UCR Should Offer ASL!

For almost 20 years I have been a part of a culture that no one really talks about, and not because they can’t hear or speak, but simply because they do not receive the recognition I know they deserve. 

 

Since the day I was born, I was raised into the world of sign language and silence. With my mother being deaf, it was difficult for me to speak at school and I was constantly being made fun of for being the weird girl who couldn’t talk. I only knew how to talk with my fingers and that made my classmates uncomfortable. They were weirded out that I was able to communicate with my body and not with my mouth like a “normal” person. 

 

(Photo courtesy of Fresno State)

 

I grew so ashamed of myself and the community I was born into, that I decided to hide that ability. For years, whenever I went out with my mother in public I would just smile and nod because I didn’t like the pity stares that everyone gave me because they thought I couldn’t speak.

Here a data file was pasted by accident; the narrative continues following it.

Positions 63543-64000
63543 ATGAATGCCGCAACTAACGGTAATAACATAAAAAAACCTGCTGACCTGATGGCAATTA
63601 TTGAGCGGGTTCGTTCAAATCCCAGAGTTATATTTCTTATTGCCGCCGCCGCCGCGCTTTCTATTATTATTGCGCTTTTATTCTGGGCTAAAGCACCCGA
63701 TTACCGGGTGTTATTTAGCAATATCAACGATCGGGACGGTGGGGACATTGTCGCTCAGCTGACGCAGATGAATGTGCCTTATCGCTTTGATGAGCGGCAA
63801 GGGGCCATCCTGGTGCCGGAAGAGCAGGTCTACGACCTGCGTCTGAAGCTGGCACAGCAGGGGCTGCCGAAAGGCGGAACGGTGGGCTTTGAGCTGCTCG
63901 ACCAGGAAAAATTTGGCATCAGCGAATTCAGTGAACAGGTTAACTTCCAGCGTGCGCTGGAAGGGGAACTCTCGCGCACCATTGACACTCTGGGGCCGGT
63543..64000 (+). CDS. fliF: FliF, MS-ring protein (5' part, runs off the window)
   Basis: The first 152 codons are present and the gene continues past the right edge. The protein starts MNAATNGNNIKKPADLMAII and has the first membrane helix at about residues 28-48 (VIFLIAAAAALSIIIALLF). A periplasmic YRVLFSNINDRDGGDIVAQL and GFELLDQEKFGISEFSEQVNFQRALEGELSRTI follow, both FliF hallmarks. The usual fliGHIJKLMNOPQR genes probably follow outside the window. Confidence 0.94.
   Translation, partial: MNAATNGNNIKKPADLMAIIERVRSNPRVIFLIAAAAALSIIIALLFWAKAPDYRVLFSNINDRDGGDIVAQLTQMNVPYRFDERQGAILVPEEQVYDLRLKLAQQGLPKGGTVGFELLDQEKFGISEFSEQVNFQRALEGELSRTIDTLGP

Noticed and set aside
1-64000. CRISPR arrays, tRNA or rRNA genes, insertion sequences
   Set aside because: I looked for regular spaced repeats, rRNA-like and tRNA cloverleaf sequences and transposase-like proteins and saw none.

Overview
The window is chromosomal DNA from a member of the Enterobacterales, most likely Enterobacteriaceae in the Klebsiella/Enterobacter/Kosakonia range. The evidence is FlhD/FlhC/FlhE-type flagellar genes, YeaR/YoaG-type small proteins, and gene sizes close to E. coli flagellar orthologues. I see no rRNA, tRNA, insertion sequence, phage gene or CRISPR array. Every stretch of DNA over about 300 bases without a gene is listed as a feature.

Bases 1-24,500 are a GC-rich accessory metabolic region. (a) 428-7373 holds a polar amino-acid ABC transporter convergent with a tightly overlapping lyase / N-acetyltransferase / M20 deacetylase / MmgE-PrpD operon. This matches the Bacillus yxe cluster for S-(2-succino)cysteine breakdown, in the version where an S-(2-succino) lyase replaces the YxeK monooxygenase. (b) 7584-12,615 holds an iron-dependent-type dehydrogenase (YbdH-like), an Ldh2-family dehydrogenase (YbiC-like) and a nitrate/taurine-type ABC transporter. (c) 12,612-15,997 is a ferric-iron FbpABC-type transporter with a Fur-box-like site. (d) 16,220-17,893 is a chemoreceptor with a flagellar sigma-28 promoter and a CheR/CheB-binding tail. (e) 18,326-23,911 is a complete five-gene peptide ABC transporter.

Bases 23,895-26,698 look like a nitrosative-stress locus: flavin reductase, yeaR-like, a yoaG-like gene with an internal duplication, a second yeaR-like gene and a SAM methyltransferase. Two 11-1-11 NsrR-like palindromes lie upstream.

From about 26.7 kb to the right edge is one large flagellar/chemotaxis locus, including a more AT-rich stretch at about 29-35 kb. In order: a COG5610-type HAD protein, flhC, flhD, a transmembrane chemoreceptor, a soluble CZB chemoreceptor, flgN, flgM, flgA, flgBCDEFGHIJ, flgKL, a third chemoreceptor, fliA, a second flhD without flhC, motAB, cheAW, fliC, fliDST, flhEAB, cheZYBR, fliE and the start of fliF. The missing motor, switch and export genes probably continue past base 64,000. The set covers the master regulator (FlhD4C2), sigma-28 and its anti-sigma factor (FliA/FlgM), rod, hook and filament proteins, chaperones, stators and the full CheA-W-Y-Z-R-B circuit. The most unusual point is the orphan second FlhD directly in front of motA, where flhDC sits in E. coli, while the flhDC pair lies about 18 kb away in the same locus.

But I refused to be pressured into denying myself an enormous part of who I am, so I just did it anyways- whenever, wherever. I made sure everyone knew I could sign. 

 

It was hilarious to go into the grocery store with my mom and have the cashiers point at things and slowly mouth one bag or two? And each time I responded, the look on their faces would always make my mother and I laugh. 

 

Sign language is such a proud feat for me. It's similar to those who dance and tell a story with their bodies, only I dance with my fingers. It’s a great feeling that I think more people should experience. 

 

(Photo courtesy of Spiderum)

 

With such an immense pride for my culture, when I heard that the ASL club at UCR was petitioning for official courses to be established, I knew I had to lend my full support. 

 

All UCR students know the famous R’ symbol around campus. We use it to show our support at games and rallies. It is our tartan soul! But yet the school does not recognize where that most famous R’ symbol came from: ASL.

 

(Photo courtesy of UCRiverside)

 

Even acclaimed basketball player, who we all knew and loved, who just recently passed away, Kobe Bryant, used this famous R’ sign at the NCAA Women’s Basketball Final Four back in 2018. The R’ sign is the school’s very soul, and so it should be recognized for what it truly is, a part of deaf culture. 

 

And so here I am rallying the troops to, at the very least, sign a petition, it can go a long way! So sign the petition, for the heart and soul of UCR, and why not join the ASL club while you’re at it!